Monday, June 26, 2017

Advice from a science prof for students interested in science & health professions

A message for first-year students interested in science and health professions:

Dear First-Years,

Allow me to join the chorus of excited faculty and staff and welcome you to Barnard College! As way of introduction, my name is Dr. Jacob Alexander, and I am the Director of the General Chemistry Laboratory and a Senior Lecturer in the Department of Chemistry. Over the years, I have done quite a bit of work with students interested in science (not just in chemistry!) and many of these were students interested in exploring a track which prepares them for one of the pre-health professions. This is the subject Dean Grabiner asked me to write about today, and I am happy to do so.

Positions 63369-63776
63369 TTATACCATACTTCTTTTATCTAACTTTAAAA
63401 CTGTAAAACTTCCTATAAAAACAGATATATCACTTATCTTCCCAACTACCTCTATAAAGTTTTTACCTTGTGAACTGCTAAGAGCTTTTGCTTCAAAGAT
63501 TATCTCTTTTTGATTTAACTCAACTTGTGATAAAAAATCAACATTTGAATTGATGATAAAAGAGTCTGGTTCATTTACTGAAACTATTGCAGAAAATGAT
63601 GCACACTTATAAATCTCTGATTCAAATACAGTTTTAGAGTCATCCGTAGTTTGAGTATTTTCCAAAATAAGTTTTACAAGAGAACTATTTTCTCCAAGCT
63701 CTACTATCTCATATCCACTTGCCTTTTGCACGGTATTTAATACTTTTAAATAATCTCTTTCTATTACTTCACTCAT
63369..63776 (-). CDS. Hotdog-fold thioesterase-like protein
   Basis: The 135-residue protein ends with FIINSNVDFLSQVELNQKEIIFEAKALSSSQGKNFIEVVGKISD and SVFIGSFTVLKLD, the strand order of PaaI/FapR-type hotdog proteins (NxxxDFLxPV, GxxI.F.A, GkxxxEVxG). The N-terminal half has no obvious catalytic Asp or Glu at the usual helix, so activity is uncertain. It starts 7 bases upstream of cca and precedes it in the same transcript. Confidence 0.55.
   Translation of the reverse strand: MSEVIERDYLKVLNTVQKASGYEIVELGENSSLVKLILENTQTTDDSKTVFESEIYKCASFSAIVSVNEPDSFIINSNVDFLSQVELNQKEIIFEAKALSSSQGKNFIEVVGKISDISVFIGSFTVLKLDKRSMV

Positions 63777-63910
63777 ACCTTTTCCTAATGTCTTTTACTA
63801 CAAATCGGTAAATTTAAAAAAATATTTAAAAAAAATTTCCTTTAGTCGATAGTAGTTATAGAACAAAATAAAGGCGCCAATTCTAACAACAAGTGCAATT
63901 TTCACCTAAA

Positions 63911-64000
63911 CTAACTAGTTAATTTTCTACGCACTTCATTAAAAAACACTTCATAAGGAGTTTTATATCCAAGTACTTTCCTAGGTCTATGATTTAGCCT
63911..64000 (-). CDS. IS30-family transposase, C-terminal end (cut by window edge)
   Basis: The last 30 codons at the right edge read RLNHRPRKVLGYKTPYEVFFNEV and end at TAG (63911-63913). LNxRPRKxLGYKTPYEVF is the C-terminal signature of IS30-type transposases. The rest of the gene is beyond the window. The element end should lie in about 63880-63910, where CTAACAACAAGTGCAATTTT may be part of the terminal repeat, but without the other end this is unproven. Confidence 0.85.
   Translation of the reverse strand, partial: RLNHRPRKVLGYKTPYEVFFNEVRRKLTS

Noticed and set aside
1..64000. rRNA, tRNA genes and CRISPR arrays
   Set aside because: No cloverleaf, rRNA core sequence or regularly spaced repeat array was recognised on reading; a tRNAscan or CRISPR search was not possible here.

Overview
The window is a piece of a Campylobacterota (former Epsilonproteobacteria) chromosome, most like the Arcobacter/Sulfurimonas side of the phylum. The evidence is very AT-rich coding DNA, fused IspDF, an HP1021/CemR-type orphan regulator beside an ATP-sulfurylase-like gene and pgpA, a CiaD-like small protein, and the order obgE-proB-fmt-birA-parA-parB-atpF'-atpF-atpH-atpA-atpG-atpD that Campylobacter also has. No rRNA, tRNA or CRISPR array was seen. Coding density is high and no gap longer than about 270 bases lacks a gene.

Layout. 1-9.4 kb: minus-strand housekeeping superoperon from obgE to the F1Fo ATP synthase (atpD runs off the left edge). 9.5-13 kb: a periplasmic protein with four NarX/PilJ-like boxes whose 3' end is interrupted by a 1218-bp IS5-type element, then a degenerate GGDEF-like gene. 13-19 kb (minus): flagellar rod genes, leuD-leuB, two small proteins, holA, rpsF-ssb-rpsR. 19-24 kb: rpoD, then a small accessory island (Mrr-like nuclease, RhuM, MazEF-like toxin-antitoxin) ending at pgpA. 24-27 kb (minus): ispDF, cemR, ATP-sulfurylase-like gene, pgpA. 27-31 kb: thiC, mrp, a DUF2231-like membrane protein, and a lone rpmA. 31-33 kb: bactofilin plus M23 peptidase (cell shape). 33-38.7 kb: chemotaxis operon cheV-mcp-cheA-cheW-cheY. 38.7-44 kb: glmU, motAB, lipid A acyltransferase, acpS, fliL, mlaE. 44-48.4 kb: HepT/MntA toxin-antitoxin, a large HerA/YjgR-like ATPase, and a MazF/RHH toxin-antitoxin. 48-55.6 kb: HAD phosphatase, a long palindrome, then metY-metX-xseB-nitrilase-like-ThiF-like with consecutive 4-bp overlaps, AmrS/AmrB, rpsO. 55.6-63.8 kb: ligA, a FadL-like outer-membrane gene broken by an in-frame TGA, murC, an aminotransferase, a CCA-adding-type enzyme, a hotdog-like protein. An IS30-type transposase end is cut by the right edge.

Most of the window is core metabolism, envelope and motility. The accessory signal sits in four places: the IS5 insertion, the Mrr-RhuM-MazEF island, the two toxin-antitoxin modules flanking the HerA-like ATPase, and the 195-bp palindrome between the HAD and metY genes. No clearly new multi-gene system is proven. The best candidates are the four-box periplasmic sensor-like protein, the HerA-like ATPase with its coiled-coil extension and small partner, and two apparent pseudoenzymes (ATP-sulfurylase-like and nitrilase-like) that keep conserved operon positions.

There are many possible paths for students interested in the pre-health professions, but for a First-Year student let’s focus on what to do immediately.

(more after the break)

As your first semester as a Barnard student approaches, you really only need to decide what courses you’d like to take this Fall. No matter what your long-term goals are in the pre-health professions (medical or dental school, physician’s assistant, nursing, allied health, etc.), the starting point is generally the same. All of these programs are going to require you to take a broad array of natural science courses during your undergraduate years. Typically, these will include coursework in biologychemistry, and physics with accompanying laboratory work. (There are many other requirements as well, and you can find them on the college website, but for this discussion I will focus on your science coursework). Given the number of laboratory classes you will have to take to satisfy the professional school requirements, we recommend students interested in a pre-health track start their lab science study right away. The most common question students ask me is “Where do I begin?” The answer is simple: “It depends!”